On Saturday, January 12, 2013, we will have a Leadership Retreat for all of the leaders in our church (staff, team leaders, team members, Sunday School teachers—anyone in a leadership position or serving on any team). My desire is to go through a book by Steve Timmis and Tim Chester called Total Church: A Radical Reshaping around Gospel and Community.
At the beginning of one of the chapters, they bring up a case study of a young lady who brings a significant issue to their attention. She told them she was a perpetual self-harmer and even in her 20s it was an established pattern—she even showed them the scars on her arm. How does one deal with this issue as a follower of Christ? One man who listened to this ended up taking some time trying to process why someone would do such a thing? In this, he felt repulsed and protective of her all at the same time. The wife went over to put her arm around her, while he began to pray quietly.
The point of this scenario was to present to us as believers and belongers to a local church, and to explore what the next steps should be.
One scenario is to say that he was not equipped to deal with the problem, since they had no training in the matter. Finding a professional psychologist would be the best—they would even go to the appointment and support as much as possible.
Another scenario would be the following: to admit to being overwhelmed by her story and to admit as well the inadequacy felt. Yet, he is convinced that the best place for this to be worked out is in the church! She could be surrounded by people who love her, who are going through their own struggles, but who could sit under and submit to the power and sufficiency of God’s Word. Then (I love how this is put), “He knows it is not going to be easy. There is no magic wand to wave. But there seems to be no better place to start than with the Word of God skillfully applied by the Spirit of God among the people of God.”
This morning, during our third part of our Visioneering series, we once again revisit our mission statement:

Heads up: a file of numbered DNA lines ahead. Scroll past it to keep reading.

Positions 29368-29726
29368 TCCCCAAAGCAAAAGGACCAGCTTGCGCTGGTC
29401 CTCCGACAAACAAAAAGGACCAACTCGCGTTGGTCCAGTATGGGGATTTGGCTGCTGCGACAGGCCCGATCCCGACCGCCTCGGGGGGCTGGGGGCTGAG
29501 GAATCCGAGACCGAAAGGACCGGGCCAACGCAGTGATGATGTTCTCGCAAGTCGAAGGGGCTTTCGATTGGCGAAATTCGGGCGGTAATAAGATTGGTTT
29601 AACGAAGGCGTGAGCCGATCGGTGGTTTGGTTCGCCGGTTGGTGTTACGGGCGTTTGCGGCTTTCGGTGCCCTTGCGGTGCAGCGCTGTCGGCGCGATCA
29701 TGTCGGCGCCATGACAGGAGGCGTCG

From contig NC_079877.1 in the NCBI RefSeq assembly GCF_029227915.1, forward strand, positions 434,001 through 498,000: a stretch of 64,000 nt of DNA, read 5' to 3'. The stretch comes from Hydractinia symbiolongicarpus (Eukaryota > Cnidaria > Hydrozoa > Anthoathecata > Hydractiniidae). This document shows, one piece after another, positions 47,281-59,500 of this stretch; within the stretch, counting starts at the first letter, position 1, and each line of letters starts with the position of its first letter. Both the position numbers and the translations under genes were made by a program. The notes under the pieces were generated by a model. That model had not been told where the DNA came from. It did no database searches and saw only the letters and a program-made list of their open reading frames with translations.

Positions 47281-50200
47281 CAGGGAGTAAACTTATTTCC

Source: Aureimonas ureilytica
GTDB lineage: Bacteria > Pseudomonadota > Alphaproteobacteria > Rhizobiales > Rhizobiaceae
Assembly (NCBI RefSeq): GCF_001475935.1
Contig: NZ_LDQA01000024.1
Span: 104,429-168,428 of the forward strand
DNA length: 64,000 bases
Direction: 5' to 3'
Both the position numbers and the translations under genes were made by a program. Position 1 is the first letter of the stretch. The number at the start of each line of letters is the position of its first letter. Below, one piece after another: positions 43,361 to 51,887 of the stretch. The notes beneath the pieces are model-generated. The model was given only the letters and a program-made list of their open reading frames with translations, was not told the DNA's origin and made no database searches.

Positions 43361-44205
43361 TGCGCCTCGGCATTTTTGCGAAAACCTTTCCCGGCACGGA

Arapahoe Road Baptist Church exists to worship God; evangelize our family, city, state, nation and world; disciple God’s people, minister to the physical and spiritual needs of others; and fellowship with one another.
And so we explore this aspect. In looking to how to put feet to this, we need to understand that the word ‘minister’ is the word from which we get deacon (diakonia). In Acts 6, there were those who served the people spiritually (the apostles and pastors) and others who served the physical needs (deacons). But in this area, we are all as believers called to minister the gospel in spiritual and physical ways.
It is here that I wish for us to turn to Galatians 6:1-4.
Brothers, if anyone is caught in any transgression, you who are spiritual should restore him in a spirit of gentleness. Keep watch on yourself, lest you too be tempted. Bear one another’s burdens, and so fulfill the law of Christ. For if anyone thinks he is something when he is nothing, he deceives himself. But let each one test his own work, and then his reason to boast will be in himself alone and not in his neighbor. For each will have to bear his own load (Galatians 6:1-4, ESV).
Don Whitney rightly says that there is a hurt in every heart. And those who occupy the pews and the roles of our churches are no different! The key verse is found in Galatians 6:2: “Bear one another’s burdens, and so fulfill the law of Christ.” What burdens? Verse 1 refers to “transgressions,” and that spiritual believers should aim to gently and carefully restore them. The burden of one’s sin is a terrible burden. In Psalm 38:1-4, we read:
O LORD, rebuke me not in your anger,
Nor discipline me in your wrath!
For your arrows have sunk into me,
And your hand has come down on me.